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ARTICLES >> Livestock Articles

Genetic and Genomic research

Posted by Bestprac on Jul 03 2012

Dear Woolgrowers and Industry Stakeholders,

I wanted to write to you to confirm Australian Wool Innovation (AWI) is committed to meaningful and relevant genetic and genomic research. However to gain investment, projects must show a feasible plan for industry uptake.

Over the last decade AWI has committed $26.6 million to genetic and genomic research, representing approximately 15% of the total on-farm R&D investment. This amount is in addition to a similar contribution from Meat and Livestock Australia and the Federal Government.

Major projects include Sheep Genetics Australia MerinoSelect, Sheep CRC2, SARDI Demonstration Flock, Sheep Genomics Falkiner project, wether trials, Sire Evaluation, development of visual trait guides and trials for breech strike resistance. The majority of these projects receive ongoing annual AWI investment, in fact we currently have funding going towards 7 of the 10 Merino research flocks that we are aware of existing in Australia at the moment.

Up to 15% of active Merino studs are routinely adopting the use of Australian Sheep Breeding Values. To attract additional investment in this area the AWI Board requires a greater commercial uptake of this technology as well as improved co-ordination of all genetic selection tools and a clearly articulated plan as to how this will be achieved.

With recent media comment regarding the future of the Information Nucleus Flock (INF), AWI is taking the unusual step of clarifying the reasoning and process behind the decision to not fund the Information Nucleus Flock II (INF2). AWI receives hundreds of proposals a year, the details of which are treated confidentially.

The INF2 project proposal has repeatedly failed to gain AWI Board approval as it has not adequately demonstrated a path to gain broad industry involvement and support. The major beneficiaries of AWI funding via INF2 must be the entire industry. Added to this, there were significant commercial risks to the INF2 investment as the project was overly reliant on the cost of external technology falling to a reasonable level. For example the cost of genotyping is currently in the order of $130 and would have to drop to about $20 before a significant uptake is expected. A detailed list explaining the shortcoming in the proposal was provided to the Sheep CRC immediately following the Board's decision in December 2011.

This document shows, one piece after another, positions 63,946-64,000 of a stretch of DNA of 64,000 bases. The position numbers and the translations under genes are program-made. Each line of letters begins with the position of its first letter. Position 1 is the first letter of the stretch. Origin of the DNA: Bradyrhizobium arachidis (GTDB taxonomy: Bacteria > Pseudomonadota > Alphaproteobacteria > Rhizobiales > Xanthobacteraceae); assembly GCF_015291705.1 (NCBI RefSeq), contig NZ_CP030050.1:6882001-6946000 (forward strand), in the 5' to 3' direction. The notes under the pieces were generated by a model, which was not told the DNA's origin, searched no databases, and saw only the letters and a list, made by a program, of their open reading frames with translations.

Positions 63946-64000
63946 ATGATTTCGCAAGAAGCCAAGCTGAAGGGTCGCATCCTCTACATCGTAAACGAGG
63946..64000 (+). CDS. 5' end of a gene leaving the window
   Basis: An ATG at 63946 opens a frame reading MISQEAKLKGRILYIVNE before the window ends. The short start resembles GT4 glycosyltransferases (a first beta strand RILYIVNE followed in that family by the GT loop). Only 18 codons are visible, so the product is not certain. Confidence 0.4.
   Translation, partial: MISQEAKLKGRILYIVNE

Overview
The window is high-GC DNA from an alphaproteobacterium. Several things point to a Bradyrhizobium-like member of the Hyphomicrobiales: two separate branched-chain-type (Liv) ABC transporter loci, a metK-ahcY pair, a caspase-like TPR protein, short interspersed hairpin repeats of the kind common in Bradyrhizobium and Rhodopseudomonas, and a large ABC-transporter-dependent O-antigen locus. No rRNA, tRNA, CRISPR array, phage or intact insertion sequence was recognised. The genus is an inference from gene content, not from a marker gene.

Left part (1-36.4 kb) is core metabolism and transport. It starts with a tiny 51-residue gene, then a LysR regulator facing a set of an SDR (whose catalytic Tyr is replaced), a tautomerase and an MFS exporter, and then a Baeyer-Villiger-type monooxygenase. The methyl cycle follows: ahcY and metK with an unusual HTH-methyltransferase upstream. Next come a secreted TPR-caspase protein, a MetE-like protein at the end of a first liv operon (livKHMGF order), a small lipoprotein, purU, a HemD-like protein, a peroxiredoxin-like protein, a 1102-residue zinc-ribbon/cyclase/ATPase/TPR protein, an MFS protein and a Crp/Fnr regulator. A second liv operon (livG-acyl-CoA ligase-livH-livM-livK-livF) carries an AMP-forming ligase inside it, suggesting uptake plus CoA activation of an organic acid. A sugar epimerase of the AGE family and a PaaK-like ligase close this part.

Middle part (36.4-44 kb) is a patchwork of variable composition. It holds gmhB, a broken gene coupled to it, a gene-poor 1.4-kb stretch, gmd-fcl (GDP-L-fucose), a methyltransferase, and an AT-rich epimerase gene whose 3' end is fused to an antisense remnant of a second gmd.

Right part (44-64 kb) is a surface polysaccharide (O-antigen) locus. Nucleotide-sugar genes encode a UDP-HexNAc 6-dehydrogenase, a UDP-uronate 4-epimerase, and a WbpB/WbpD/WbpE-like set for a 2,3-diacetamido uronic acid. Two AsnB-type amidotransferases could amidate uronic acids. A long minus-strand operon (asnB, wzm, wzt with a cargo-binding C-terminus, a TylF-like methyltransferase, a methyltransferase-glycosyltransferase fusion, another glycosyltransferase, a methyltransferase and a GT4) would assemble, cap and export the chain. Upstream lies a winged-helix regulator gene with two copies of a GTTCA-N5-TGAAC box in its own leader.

We continue to pursue new and practical genetic and genomic research proposals including a project that will offer a bridge to the genomic research carried out so far as well as the greater industry. Issues AWI is looking to address include staple strength, reproductive efficiency/lamb survival, feed efficiency, early life and lifetime productivity traits, sheep selection and measurement of genetic gain.

Continued research into the sheep genome as well as genetic selection tools must benefit breeders and commercial woolgrowers alike, irrespective of their preference to date towards objective or subjective selection methods.

The current AWI Review of Performance consultants have made a study of the process behind the INF2 funding decision. The full report on AWI’s performance over the 2009/10 – 11/12 period will be available as part of the Wool Poll documentation and we welcome this analysis as always.

Yours sincerely Stuart McCullough, AWI CEO and Walter Merriman, AWI Chairman
 

Last changed: Jul 05 2012

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